Climate change affects every minute of our lives. Adverse extremities in temperature and precipitation, which are unexpected, pose serious health risks, not only for us humans, but also for flora and fauna, and therefore also affect the daily life of agriculture. The Carpathian Basin’s position is not as good as we think. On the one hand, warming pushes climatic boundaries northwards, so the agricultural practices that have been ingrained in us over hundreds of years will not be usable, efficient or sustainable. On the other hand, its geographical position makes Hungary rather vulnerable. Both the Bős-Nagymaros project on the Danube and the cyanide pollution of the Tisza showed their exposure and vulnerability, which means that if these large bodies of water are diverted, blocked, polluted or interfered with in any way, either accidentally or maliciously, the consequences will be very serious for Hungary. However, this is not unprecedented in the world. We could give you examples from North, Central and South America, but there’s the Nile, the Tigris and the Euphrates, there’s China, Nepal, Turkey…
How does NATO respond to global warming?
In March 2021, NATO Secretary General Jens Stoltenberg said that NATO, as a recognised and respected international organisation, must take the lead in tackling climate change. He did not urge NATO to solve all the problems, but to be at the forefront of research and, development and keeping the issue on the table. It must set an example and inspire all those who are open to this issue. If NATO is able to demonstrate good practice, methodologies and technique, then good practice can be an example for all.
What additional burden does this place on our country as a NATO member?
So-called multi-purposing does not mean that the military force has to be able to perform completely different things, as they are often similar tasks. A helicopter pilot flies a helicopter in war, and also when he carries sandbags to a flood protection dyke. The circumstances are different, but the helicopter has to be flown. A diver dives in war, a diver dives during flood protection, a technical soldier performs technical tasks in a different environment. Multi-purposing does not necessarily mean different tasks, but it forces us to be prepared to perform a task that requires our expertise in other circumstances. Therefore, multi-purpose training will be prioritised in the training of existing human resources. So if I have ten soldiers, and I can’t increase their headcount, I have to train those ten soldiers to be able to carry out their basic tasks, to defend the homeland, but at the same time to be able to deal with various crisis situations in peacetime. Whether it’s a snow emergency, floods or any natural disaster. This approach also fits in with the Zrínyi Defence and Military Development Programme, and the monograph published here is intended to support the programme.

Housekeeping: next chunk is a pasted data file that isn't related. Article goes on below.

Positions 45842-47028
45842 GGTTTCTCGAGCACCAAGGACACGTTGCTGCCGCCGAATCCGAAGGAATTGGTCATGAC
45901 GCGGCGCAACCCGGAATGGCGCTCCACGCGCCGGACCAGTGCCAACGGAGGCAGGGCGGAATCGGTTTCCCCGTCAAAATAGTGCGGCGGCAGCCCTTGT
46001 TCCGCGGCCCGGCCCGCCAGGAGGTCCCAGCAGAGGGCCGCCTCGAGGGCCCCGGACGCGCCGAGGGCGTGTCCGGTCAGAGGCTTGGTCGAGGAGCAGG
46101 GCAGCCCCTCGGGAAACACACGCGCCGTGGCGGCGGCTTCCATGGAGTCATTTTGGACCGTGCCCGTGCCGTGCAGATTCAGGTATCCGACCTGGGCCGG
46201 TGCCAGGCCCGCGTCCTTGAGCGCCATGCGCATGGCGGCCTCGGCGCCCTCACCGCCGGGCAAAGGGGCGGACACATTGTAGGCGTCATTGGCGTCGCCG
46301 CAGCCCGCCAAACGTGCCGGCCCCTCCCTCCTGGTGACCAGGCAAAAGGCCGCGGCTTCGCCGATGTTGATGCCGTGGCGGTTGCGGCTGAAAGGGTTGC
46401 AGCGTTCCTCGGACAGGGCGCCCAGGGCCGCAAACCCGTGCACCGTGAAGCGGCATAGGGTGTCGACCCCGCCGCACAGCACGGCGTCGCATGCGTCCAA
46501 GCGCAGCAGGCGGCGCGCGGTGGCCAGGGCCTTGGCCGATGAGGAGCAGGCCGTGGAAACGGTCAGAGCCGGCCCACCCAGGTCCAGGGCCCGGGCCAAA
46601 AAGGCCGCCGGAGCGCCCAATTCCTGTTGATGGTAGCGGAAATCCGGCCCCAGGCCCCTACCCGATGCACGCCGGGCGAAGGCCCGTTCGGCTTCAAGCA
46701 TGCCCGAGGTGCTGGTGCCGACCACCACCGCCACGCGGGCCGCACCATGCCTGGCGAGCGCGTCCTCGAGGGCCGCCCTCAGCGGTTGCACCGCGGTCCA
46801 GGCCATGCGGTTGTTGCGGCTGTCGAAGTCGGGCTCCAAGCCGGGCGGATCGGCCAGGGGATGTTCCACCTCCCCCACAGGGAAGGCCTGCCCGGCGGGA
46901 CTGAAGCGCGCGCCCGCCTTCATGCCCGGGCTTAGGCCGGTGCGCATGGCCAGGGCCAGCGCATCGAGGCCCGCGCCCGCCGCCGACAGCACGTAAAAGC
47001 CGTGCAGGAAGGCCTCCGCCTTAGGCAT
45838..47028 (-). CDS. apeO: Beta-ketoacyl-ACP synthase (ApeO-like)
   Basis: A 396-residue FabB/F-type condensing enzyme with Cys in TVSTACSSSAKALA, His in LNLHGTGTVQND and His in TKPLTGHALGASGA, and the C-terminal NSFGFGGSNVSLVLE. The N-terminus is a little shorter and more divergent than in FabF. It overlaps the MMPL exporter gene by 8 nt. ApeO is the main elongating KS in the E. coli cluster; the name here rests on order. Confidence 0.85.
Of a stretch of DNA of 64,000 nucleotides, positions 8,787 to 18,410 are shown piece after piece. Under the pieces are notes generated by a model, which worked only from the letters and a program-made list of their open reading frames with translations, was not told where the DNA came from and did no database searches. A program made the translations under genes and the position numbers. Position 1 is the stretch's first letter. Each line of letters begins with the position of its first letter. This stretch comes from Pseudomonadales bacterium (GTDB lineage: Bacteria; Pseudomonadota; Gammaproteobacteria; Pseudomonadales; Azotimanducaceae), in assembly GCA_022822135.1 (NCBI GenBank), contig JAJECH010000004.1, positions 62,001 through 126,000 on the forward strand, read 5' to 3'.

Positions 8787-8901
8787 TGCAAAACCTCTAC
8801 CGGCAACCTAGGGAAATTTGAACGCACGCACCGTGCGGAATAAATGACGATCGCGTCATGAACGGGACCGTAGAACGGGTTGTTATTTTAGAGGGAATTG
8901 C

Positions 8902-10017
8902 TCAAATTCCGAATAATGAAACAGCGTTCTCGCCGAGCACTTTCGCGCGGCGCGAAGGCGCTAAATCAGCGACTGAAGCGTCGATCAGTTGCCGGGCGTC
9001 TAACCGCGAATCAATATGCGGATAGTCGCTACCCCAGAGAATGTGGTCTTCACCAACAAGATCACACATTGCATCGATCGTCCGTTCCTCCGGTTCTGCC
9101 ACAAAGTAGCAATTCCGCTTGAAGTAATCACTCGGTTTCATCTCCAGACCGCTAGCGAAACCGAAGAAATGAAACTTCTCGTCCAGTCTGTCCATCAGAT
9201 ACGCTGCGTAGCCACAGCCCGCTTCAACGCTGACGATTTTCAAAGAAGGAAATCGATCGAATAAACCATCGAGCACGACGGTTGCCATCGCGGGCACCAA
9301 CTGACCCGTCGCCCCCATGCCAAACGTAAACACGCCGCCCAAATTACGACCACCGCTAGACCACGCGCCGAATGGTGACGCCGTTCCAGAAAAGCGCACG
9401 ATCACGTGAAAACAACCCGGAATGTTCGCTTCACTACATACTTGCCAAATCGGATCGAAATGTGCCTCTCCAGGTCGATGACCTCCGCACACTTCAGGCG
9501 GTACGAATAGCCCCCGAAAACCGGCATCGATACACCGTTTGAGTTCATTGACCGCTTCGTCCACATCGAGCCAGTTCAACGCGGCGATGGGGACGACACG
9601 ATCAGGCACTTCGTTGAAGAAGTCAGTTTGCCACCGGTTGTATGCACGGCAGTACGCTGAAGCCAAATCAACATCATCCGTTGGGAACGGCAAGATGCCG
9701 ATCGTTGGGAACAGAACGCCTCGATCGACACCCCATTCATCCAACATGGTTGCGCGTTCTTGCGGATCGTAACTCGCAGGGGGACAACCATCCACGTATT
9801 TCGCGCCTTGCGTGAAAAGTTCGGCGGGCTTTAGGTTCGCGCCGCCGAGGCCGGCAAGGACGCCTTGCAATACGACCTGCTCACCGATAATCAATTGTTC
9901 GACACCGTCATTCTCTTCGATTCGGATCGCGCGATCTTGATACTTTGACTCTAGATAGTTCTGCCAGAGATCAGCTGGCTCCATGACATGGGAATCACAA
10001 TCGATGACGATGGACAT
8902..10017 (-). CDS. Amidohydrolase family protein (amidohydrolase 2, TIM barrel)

What can assist the army, the military sciences, in this mission?
Over the past ten to fifteen years, it became clear that individual sciences are less able to innovate, and cooperation with other disciplines became essential. Interdisciplinarity or multidisciplinarity, is no longer avoidable for any discipline. Here at the university, cooperation between the faculties and cooperation between the different doctoral schools was also established on climate change. Obviously, everyone is knowledgeable in their own field, everyone wears their own glasses, but I am happy to use the methods used by my colleagues in my own research, and I am happy to publish my results myself. So, to give you a concrete example: in a flood situation, without the training and knowledge of water management professionals, the National Defence Forces or other agencies are involved in vain; and, in our cooperation with the Faculty of Water Sciences, we can also help to shape attitudes, for example in the course I teach on the role and possibilities for the police and the National Defence Forces in flood protection. In other words, we are doomed to cooperate.
What do we, as civilians, have to do if we want to take our part?
Everyone has a task. I ask my students how they shave, how they wash up? In running water? You don’t, do you? But these are small things. However, if they become part of our daily routine, if they integrate with our thoughts, then we can move forward. Let me give you a recent example. Now, when the knife is at our neck, metaphorically speaking, to save gas and electricity, we were and we are able to do it. Let’s not get to the point where we are taken to the cleaners on water because, let’s face it, we don’t spare on water. So let’s think that the knife is already in our backs and do what we have to do! Everybody in their own role.